Students Learn to Invest in Relationships

Editor’s Note: Fusion, the BCNE’s fall retreat for college students, is one of the largest Christian conferences in New England for college students and young adults. This year it took place from Oct. 26-28 in Hyannis, Mass.

Stepping out of the Johnson and Wales’ vans, our students arrived excited for Fusion.  They anticipated an enjoyable weekend at the Cape with peers, forging new friendships across New England and being freshly encouraged that they are not alone in their faith.  They entered the hotel and conference center with high expectations for Word-saturated teaching and fun times. Amid games in the lobby, mealtimes and World Series watching, students had their fill of living out relationships and learning how to invest in them.

This year we explored the topic “Relate...Moving from Meaningless Isolation to Meaningful Interaction.” We focused on our need to be intentional in cultivating relationships and pursuing them through wise methods. The main sessions sketched out how Jesus saves us to Himself and to His people, outlined responsible use of social media and smartphones and described specific relationships every Christian should pursue.

We were encouraged that God initiates a relationship with us and bring us into His family as children. One student having a difficult year was reminded that God loves and cares for her. Hearing she is loved as a child of God through His mercy and grace fortified her. Another student recognized that as God saves us to His people, she can adopt a spiritual family during her college years even though she is hundreds of miles from her biological family. This weekend she chose to let people in for the spiritual good of both herself and others.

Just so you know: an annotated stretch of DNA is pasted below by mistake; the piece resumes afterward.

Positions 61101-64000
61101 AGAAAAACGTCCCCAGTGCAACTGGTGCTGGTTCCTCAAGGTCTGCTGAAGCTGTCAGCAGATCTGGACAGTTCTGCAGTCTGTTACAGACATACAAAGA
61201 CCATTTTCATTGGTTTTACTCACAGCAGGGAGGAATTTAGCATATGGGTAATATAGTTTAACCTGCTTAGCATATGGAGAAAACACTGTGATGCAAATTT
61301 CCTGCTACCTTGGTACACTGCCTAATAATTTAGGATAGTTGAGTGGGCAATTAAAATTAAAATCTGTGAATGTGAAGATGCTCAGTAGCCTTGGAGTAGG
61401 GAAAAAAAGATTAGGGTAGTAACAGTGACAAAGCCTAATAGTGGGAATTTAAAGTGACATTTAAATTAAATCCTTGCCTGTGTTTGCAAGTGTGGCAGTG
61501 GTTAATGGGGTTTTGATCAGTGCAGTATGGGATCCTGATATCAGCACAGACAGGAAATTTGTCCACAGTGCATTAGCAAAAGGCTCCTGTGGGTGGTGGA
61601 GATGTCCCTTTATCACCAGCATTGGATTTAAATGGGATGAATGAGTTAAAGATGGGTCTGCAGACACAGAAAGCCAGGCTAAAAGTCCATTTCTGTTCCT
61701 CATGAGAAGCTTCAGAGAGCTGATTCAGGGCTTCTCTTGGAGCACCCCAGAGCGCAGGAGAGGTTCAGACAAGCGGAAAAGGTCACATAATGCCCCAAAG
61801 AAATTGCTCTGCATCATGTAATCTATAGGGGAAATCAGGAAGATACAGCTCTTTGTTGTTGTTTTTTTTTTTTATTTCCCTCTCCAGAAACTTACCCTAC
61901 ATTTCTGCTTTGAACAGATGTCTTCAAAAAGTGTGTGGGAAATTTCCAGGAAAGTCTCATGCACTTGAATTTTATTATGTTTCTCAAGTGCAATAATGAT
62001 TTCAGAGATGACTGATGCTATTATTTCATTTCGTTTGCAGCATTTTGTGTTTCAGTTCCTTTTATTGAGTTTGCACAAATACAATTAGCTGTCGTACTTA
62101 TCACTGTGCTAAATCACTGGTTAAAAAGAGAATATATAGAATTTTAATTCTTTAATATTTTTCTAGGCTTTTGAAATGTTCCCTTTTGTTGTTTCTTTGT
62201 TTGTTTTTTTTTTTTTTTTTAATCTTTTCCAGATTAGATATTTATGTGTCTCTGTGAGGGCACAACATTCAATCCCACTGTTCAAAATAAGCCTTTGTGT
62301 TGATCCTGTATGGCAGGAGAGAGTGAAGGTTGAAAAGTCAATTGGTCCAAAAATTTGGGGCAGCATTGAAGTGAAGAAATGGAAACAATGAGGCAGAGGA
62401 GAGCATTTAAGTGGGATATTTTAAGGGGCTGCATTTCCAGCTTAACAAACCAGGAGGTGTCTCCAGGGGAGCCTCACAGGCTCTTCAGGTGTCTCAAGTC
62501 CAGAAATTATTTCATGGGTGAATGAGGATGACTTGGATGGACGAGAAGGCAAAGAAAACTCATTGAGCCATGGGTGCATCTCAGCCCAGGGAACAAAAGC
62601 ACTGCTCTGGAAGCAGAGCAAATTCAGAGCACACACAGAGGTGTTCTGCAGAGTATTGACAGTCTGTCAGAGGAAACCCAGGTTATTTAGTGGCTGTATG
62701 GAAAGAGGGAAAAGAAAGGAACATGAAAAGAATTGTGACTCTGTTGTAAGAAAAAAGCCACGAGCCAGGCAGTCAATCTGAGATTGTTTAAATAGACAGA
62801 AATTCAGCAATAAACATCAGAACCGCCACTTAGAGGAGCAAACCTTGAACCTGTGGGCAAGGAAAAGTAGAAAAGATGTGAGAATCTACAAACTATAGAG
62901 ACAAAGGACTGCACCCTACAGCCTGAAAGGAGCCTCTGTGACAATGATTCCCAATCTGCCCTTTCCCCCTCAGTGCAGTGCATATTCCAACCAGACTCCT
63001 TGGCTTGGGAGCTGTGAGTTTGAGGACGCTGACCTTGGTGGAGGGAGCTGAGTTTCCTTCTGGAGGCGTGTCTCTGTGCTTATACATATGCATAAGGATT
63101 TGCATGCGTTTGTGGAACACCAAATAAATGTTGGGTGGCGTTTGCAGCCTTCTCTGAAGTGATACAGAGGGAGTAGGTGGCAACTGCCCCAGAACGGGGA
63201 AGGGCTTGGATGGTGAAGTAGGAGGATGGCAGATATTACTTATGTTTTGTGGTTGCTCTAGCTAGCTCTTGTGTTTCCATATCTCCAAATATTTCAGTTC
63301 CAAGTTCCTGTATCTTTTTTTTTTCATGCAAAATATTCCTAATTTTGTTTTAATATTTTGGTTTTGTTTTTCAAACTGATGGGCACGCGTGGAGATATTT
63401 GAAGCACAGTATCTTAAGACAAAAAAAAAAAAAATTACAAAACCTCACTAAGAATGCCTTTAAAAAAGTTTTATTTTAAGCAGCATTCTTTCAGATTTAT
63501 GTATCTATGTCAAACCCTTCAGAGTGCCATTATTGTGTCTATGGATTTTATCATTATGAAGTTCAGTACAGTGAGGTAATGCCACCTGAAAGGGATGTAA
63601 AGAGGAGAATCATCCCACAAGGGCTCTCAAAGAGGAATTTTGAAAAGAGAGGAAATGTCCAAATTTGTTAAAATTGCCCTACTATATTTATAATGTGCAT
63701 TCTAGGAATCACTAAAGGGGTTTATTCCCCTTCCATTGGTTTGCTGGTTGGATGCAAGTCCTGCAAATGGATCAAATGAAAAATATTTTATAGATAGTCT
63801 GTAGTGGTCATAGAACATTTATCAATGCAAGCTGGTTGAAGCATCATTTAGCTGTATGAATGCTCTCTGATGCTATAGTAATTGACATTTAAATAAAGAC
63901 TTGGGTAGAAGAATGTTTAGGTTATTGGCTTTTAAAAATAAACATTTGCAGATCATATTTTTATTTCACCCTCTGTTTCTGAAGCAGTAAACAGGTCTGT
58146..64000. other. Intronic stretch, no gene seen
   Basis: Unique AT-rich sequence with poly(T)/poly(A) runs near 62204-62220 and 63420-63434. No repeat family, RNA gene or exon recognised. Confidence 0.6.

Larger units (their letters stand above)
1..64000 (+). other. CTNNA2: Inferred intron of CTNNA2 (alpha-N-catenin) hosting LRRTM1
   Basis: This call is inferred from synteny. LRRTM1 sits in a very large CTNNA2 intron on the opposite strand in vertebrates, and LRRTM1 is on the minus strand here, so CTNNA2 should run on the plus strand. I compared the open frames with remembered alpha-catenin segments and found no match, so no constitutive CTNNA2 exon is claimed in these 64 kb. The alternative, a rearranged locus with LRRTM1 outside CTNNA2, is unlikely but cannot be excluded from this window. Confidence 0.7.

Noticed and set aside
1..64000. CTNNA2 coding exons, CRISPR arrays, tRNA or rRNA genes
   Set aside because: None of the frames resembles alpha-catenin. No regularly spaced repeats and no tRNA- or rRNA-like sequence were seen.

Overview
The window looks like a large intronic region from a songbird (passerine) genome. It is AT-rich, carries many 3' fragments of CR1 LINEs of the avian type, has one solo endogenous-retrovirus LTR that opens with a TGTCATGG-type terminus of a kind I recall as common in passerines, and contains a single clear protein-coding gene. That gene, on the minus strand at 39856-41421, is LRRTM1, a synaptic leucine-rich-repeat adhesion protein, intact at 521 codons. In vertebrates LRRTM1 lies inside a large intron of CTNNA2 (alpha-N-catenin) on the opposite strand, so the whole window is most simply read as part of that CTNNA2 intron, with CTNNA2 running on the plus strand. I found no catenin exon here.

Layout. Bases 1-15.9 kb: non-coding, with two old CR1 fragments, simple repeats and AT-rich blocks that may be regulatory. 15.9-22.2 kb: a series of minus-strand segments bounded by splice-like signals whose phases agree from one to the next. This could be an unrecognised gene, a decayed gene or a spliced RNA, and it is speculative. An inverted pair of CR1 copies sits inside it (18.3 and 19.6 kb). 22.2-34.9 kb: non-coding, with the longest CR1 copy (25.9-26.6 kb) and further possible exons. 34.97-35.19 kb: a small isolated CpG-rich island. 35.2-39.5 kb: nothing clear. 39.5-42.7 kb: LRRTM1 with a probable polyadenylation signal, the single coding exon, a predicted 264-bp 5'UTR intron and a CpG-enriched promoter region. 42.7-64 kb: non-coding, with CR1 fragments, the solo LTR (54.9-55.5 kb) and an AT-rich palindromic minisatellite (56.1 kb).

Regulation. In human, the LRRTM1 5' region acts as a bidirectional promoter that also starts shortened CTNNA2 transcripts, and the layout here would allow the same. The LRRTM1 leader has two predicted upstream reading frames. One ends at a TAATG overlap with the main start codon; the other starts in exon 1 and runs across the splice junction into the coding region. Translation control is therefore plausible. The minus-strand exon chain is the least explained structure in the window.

From 2 Timothy 2:2, we learned four specific relationships to pursue as a Christian: people walking ahead, beside, behind, and away from us in the faith. These ideas became all the more relevant when an entire session highlighted the potential dangers of social media and the smartphone. Real human relationships require time, attention and care in the presence of real human beings. Students resonated with the remark that social media can worsen whatever already besets them, like feelings of disappointment and hurt when seeing others’ lives painted like fairy tales. Comparison corrodes contentment. Challenged by these warnings, several students and I have already changed some of the notification preferences on our phones to free our minds to better enjoy life outside the screen.

Back at Johnson and Wales this week, a student and I had the opportunity to engage unbelievers in a conversation. Using the simple question we learned at Fusion, “What do you mean by that?” enabled us to find the difference between our assumptions and their assumptions about life, God and the purpose of life.

Together, the weekend’s sessions clearly mapped God’s initiative to bring us to salvation and continue working through us. We are built up into the community of believers to meaningfully relate to those around us in the world. Our lives in Christ call for intentional pursuit out of meaningless isolation and into meaningful interaction.

Molly Peele serves as a collegiate missionary at Johnson and Wales University in Providence, R.I.